Portrait of Professor David Stirrup

Professor David Stirrup

Professor of American Literature and Indigenous Studies
Deputy Head of School

About

David Stirrup completed his PhD at the University of Leeds in 2003 and came to Kent the following year. His research interests in Indigenous Studies focus primarily on Native North American literature and visual art. He is particularly interested in the relationship between literary and artistic production; in the intersection of politics and aesthetics; and in the legal, political, and theoretical debates over cultural and political sovereignty, indigeneity, and post-Imperial Britain’s responsibilities to the peoples it made treaties with during the colonial era.
He is the author of two monographs (Louise Erdrich, Manchester UP, 2010; and Visuality and Visual Sovereignty in Contemporary Anishinaabe Literature, Michigan State UP, 2019), and has co-edited five volumes of essays and four special journal issues on subjects ranging from culture and the Canada-US Border to Native Americans in the European Imaginary. David is also co-founder and co-editor of the online, open access journal Transmotion, hosted by the University of Kent, which prioritises contemporary, innovative Indigenous writing.
From 2012-2015 David was PI on the Leverhulme-Trust funded network “Culture and the Canada-US Border” with Dr Gillian Roberts (University of Nottingham) and a number of collaborators from the UK, US, and Canada. Since 2017 he has been PI on the AHRC-funded “Beyond the Spectacle: Native North American Presence in Britain” with Prof. Jacqueline Fear-Segal (UEA) and Prof. Coll Thrush (UBC). This project runs until summer 2020.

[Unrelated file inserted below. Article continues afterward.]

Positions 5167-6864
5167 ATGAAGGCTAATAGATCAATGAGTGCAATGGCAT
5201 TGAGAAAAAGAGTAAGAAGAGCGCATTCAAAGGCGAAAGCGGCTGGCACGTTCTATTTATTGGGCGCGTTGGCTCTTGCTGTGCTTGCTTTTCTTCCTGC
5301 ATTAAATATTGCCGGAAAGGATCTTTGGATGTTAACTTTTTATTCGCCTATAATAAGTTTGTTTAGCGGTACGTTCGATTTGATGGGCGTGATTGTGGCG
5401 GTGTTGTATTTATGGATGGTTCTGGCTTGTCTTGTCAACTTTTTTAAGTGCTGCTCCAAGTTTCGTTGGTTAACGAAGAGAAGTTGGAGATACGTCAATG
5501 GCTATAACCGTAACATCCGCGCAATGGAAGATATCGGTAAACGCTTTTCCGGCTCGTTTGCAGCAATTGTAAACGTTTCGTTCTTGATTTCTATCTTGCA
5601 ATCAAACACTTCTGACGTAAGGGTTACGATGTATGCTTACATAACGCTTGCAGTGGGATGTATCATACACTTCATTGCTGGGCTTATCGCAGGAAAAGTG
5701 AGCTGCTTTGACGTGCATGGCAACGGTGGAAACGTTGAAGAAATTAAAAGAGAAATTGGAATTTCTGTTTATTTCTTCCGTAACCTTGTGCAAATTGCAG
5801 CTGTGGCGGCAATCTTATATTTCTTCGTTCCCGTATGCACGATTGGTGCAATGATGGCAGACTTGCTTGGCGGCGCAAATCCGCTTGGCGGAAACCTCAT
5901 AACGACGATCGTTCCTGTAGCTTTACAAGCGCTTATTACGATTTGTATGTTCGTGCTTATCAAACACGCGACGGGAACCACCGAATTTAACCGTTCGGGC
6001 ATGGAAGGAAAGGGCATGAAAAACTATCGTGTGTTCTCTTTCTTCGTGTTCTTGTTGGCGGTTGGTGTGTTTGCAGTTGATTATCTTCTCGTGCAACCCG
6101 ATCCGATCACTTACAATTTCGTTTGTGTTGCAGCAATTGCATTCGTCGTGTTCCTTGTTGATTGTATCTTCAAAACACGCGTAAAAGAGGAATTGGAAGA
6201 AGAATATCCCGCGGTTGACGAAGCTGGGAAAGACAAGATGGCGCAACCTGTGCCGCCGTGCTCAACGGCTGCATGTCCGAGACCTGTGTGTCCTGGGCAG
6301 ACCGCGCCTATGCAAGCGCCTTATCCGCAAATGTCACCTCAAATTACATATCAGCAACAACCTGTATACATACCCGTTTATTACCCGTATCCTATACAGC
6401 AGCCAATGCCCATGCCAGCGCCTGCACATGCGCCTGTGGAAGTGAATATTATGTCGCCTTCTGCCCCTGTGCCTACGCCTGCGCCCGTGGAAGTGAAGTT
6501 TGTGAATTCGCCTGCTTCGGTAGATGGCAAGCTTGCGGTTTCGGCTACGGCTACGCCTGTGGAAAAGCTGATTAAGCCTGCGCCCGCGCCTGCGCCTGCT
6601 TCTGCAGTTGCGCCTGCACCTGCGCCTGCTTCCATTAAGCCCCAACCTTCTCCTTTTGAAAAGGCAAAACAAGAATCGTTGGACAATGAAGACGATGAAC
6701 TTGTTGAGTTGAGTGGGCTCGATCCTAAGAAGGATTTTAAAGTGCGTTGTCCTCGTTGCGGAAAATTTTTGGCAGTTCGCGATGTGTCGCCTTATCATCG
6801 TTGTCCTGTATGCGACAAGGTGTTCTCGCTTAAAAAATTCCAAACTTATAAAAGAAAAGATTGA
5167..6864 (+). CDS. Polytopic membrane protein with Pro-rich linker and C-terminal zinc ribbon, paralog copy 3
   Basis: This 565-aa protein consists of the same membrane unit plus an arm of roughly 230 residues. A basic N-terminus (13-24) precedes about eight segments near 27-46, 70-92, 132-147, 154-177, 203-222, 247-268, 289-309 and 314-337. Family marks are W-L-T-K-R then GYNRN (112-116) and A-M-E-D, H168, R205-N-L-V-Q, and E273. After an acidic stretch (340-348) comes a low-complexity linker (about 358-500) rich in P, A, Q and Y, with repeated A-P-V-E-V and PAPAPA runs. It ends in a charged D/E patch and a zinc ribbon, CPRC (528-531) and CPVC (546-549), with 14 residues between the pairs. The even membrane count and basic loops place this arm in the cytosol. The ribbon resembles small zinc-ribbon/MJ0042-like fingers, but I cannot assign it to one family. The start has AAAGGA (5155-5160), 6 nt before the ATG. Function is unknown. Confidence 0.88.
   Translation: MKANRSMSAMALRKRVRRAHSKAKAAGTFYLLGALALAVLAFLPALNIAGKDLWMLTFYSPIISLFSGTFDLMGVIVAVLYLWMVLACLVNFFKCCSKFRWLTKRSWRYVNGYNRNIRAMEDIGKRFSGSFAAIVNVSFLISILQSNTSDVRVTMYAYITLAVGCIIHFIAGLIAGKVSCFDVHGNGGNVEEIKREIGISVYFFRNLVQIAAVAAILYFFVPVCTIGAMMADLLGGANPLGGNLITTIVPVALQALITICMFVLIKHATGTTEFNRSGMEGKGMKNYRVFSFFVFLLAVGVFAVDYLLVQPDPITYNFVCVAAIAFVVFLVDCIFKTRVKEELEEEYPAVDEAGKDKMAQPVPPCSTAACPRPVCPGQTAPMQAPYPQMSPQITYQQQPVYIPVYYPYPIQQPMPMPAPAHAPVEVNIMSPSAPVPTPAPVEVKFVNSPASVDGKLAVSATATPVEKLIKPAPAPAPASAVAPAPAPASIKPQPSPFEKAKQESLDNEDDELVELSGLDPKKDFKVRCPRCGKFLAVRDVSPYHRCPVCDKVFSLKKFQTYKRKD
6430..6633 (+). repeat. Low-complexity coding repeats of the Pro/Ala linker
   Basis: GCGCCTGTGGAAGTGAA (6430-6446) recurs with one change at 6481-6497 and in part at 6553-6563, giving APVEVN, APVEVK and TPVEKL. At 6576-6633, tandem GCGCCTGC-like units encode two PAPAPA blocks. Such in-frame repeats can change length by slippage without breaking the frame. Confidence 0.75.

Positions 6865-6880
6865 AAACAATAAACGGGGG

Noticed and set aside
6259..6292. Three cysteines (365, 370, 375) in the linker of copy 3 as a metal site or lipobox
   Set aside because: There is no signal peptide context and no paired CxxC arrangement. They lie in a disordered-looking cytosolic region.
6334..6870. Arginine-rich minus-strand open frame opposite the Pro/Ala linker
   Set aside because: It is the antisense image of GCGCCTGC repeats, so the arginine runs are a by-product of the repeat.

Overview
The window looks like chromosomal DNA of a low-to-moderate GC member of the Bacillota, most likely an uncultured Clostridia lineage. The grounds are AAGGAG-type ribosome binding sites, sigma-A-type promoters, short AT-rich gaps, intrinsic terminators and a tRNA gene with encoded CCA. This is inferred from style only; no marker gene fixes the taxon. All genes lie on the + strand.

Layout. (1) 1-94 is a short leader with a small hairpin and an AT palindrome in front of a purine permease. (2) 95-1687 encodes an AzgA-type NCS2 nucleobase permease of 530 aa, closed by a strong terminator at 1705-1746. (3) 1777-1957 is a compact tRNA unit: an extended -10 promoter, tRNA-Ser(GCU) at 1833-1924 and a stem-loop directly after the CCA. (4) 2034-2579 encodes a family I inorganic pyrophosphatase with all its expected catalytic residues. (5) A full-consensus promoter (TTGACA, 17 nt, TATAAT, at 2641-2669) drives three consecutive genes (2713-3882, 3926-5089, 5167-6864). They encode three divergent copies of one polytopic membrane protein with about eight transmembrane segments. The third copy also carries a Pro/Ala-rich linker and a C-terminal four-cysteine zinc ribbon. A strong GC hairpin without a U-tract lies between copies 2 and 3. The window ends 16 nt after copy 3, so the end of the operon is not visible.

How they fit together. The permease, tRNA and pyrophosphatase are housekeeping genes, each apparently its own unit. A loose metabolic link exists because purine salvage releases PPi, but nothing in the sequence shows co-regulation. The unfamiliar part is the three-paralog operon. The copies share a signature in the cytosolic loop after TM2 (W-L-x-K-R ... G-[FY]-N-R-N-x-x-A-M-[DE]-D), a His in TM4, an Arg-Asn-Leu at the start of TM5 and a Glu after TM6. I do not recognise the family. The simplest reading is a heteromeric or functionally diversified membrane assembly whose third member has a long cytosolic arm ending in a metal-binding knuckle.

In 2019 he will launch a new Centre for Indigenous and Settler Colonial Studies at the University of Kent, drawing on a broad network of institutions in the UK, US, and Canada. This is the first Centre of its kind in the UK.  

Research interests

  • Indigenous Studies
  • Native North American literature and visual art
  • Indigenous mobilities
  • Cultural Rhetorics
  • Alternative Literacies
  • Border Studies
  • Settler Colonial and Postcolonial Studies
  • The Canada-US Border
  • Indigeneity and the Far Right
  • Indigeneity and the UN
  • Contemporary African American and Black Canadian writing
  • American Literature of the 20th and 21st Centuries 

Supervision

To date David has supervised projects at MRes and PhD levels on Native American literature, Asian American literature, Mapuche activism in Chile, the contemporary Short Story Sequence, Violence in American Literature, and cultural encounter in the early Colonial Americas. He is interested in receiving proposals for projects in any of the areas under ‘Research Interests’ above.   

Professional

  • Member of the British Association for American Studies,
  • Member of the British Association for Canadian Studies,
  • Committee/founder member of the Native Studies Research Network UK
  • Member of the Association for Studies in American Indian Literature
  • Member of the Native American and Indigenous Studies Association 
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